Free lecture in Boise,Idaho observes 150th Aniversary of Adm.Farragut and Battle of Mobile Bay

August 2014 is the Sesquicentennial of the Civil War Battle of Mobile Bay which took place during August 5-23, 1864 This free multimedia program is being presented by the Idaho Civil War Roundtable to mark when the Union navy under the command of Rear Admiral David Farragut captured the most important Confederate port left on the Gulf of Mexico.

According to the CWSAC battle summary: Farragut’s Union fleet of eighteen ships entered Mobile Bay on August 5 and received a devastating fire from Forts Gaines and Morgan and other points. After passing the forts, Farragut forced the Confederate naval forces, under Adm. Franklin Buchanan, to surrender, which effectively closed Mobile Bay. By August 23, Fort Morgan, the last big holdout, fell, shutting down the port. The city, however, remained uncaptured.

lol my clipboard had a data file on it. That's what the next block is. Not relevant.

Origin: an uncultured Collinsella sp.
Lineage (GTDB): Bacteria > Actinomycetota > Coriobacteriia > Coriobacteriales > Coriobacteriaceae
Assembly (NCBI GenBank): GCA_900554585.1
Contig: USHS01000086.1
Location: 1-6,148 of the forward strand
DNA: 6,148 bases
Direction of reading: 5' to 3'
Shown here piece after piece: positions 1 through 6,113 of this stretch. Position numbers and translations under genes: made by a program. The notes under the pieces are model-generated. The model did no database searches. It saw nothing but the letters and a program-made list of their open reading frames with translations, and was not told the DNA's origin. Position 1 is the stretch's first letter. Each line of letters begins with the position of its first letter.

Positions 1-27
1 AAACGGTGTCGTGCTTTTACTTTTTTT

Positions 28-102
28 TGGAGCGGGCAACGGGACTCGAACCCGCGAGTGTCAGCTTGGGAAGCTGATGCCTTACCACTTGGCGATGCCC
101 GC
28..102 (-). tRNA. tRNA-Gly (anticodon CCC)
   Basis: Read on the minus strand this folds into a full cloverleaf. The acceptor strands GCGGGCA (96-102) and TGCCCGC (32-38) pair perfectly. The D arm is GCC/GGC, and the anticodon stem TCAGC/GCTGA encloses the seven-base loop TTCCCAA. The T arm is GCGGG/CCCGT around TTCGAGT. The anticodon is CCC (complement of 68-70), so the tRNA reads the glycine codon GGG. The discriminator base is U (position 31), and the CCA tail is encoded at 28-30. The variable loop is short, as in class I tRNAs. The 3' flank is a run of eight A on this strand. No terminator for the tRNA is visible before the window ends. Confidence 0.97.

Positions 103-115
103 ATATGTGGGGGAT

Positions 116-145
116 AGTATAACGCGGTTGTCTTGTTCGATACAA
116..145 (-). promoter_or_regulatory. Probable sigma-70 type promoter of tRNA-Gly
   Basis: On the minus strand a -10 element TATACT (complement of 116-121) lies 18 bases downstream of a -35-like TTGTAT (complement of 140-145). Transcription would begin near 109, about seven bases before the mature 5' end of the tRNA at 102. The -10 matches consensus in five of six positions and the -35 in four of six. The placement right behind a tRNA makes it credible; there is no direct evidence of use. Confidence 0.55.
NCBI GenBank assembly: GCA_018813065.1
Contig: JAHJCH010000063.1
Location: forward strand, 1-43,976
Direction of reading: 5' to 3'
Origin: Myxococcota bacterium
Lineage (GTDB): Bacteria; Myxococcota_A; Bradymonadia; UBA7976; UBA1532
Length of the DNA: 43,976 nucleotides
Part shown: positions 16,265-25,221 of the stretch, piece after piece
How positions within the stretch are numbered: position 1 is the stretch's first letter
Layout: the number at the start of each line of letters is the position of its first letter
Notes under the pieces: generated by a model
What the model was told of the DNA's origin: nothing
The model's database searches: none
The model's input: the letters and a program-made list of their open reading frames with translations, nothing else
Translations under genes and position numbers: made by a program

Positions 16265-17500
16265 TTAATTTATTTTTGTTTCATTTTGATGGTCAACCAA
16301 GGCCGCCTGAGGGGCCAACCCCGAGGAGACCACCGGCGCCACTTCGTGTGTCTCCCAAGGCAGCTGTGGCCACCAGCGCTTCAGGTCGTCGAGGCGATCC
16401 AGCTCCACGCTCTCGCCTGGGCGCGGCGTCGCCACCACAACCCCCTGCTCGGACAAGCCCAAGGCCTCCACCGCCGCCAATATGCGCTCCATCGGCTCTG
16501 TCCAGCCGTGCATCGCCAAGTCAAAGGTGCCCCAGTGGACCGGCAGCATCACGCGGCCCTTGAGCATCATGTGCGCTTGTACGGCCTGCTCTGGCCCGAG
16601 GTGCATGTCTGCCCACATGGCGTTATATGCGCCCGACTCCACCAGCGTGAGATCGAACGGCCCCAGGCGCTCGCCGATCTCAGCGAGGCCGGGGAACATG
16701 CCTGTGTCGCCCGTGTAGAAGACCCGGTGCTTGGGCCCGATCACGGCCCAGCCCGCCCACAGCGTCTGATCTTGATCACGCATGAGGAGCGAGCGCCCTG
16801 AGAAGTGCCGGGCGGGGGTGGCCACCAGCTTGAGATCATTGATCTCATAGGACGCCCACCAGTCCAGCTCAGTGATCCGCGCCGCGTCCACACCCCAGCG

The program will cover the days leading up to the battle, the sinking of the Union monitor Tecumseh, the meaning behind the quote "Damn the Torpedoes...full speed ahead" and how the Union victory affected the course of the war.

78 years later, the famous name of Farragut became a permanent part of Idaho's landscape when the largest lake in the North Idaho panhandle, Lake Pend Oreille was selected as a training area for new navy recruits and President Franklin Roosevelt named the site "Farragut" in honor of the victorious naval hero of Mobile Bay.

Historians from the Idaho Civil War 150 will alsotalk about the history of the Farragut Naval Training Station, the former military training base that was opened in September of 1942, and that at one time had a population of 55,000, making it the largest city in Idaho.


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